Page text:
Therefore, according to the interpretation of the provisions of the Fifth Amendment by the Supreme Court, the right to counsel attaches to the criminal procedure as early as from the time of arrest. While in police custody, the law enforcement are legally bound to appoint a legal counsel to the crime suspects prior to interrogation if the victim is financially or mentally disadvantaged. However, this right is limited as it is not legally binding after defendant goes through their first case appeal (Gardner, 2000).
Despite the legal dictates on the right to a counsel to a crime suspect during criminal proceedings, the law allows for the right to self-representation by the crime suspect. Nevertheless, the Supreme Court defined conditions, which should be met for an individual to waiver their right to legal counsel in its ruling on the Miranda v. Arizona case. According to the ruling, for one to waiver their right to counsel, the decision must be informed, deliberate, and dictated by the individuals intellect ability (Crawford, 2001).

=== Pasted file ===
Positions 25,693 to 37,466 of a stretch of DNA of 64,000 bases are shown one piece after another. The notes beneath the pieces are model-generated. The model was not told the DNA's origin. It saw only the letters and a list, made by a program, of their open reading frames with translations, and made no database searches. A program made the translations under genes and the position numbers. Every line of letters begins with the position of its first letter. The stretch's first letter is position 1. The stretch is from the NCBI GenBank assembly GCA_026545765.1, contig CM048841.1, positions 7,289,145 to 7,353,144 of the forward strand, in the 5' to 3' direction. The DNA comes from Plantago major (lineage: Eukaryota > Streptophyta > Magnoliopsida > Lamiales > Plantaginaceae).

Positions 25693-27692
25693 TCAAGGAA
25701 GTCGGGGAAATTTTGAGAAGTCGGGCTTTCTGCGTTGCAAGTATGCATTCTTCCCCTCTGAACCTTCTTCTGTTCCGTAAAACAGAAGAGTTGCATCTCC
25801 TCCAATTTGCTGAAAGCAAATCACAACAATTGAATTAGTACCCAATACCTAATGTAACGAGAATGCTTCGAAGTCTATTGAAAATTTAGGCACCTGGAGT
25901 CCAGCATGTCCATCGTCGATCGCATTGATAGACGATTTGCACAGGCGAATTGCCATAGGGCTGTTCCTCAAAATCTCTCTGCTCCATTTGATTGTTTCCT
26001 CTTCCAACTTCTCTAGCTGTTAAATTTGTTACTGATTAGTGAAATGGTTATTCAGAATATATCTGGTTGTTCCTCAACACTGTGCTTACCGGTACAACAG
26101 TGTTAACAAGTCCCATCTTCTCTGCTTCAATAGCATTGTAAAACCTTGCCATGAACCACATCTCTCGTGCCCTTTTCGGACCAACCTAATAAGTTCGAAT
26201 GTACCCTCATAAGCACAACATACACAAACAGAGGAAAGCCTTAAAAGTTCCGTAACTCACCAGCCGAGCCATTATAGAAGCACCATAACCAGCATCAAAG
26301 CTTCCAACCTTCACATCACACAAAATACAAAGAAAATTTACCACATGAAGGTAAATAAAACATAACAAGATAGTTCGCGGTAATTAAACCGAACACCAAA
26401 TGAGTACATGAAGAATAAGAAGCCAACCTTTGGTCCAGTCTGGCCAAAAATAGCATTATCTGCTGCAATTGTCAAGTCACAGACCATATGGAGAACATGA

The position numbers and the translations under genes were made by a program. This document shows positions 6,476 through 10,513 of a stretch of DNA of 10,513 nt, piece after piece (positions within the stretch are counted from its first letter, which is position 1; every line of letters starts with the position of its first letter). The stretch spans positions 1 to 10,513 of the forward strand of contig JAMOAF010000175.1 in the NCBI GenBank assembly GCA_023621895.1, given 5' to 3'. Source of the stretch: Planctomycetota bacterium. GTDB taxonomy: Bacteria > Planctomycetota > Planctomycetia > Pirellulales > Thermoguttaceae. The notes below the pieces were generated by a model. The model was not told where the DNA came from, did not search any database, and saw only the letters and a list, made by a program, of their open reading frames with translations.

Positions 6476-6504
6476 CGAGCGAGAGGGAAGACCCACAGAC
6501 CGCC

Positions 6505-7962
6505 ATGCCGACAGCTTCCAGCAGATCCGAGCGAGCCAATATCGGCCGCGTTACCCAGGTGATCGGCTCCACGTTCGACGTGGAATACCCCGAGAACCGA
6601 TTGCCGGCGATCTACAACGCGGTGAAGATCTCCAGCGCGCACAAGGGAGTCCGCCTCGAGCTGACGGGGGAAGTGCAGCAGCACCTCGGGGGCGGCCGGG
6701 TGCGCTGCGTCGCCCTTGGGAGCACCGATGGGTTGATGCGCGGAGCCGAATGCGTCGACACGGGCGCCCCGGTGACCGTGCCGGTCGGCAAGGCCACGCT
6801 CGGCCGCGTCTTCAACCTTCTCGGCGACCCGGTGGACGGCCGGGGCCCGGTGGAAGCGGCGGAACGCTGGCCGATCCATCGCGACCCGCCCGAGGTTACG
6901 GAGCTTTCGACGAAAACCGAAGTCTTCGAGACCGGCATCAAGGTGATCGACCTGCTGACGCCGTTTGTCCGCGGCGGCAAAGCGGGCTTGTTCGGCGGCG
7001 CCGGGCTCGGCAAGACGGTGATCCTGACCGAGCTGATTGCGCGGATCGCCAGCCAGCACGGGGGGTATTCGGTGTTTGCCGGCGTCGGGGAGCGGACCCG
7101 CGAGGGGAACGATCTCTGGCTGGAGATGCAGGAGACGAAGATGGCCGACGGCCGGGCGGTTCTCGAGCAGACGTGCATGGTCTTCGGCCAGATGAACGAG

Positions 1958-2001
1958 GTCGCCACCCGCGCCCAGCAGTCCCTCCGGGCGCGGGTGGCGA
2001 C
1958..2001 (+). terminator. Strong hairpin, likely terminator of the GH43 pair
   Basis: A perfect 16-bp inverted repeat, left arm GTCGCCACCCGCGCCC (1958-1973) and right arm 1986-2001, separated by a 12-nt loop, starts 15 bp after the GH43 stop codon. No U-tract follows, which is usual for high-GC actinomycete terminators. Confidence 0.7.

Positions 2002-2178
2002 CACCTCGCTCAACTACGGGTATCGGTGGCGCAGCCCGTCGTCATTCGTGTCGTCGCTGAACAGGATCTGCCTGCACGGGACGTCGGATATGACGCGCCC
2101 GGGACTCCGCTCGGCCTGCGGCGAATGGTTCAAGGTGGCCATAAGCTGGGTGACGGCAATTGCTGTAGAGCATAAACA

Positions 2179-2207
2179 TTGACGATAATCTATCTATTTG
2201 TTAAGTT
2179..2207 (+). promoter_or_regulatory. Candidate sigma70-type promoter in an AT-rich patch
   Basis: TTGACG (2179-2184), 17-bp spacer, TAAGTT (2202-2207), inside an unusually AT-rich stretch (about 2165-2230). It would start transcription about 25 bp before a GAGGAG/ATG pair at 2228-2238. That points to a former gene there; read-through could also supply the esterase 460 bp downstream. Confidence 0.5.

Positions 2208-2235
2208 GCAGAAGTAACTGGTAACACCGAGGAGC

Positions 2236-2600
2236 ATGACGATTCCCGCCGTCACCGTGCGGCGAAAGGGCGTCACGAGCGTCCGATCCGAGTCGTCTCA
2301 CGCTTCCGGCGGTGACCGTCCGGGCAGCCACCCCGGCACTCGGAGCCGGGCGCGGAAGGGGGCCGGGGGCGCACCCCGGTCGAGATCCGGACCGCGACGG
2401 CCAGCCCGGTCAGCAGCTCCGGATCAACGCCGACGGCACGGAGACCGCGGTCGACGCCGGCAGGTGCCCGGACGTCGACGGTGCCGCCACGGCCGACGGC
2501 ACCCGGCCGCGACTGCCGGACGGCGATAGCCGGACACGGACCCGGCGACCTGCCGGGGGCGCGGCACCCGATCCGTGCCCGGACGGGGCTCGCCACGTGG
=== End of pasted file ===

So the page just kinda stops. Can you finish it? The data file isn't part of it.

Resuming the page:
Based on this ruling, evidence against a crime suspects collected without a legal counsel are admissible in court only after the law enforcement provides sufficient proof the defendant willingly and intelligently waived their right to counsel (Tomkovicz, 2002). In order fairness and justice during the criminal proceeding to prevail, the law enforcement is legally bound to inform crime suspects of their right to counsel prior to beginning interrogation. Such are also common practices by the court during court trails of the defendant.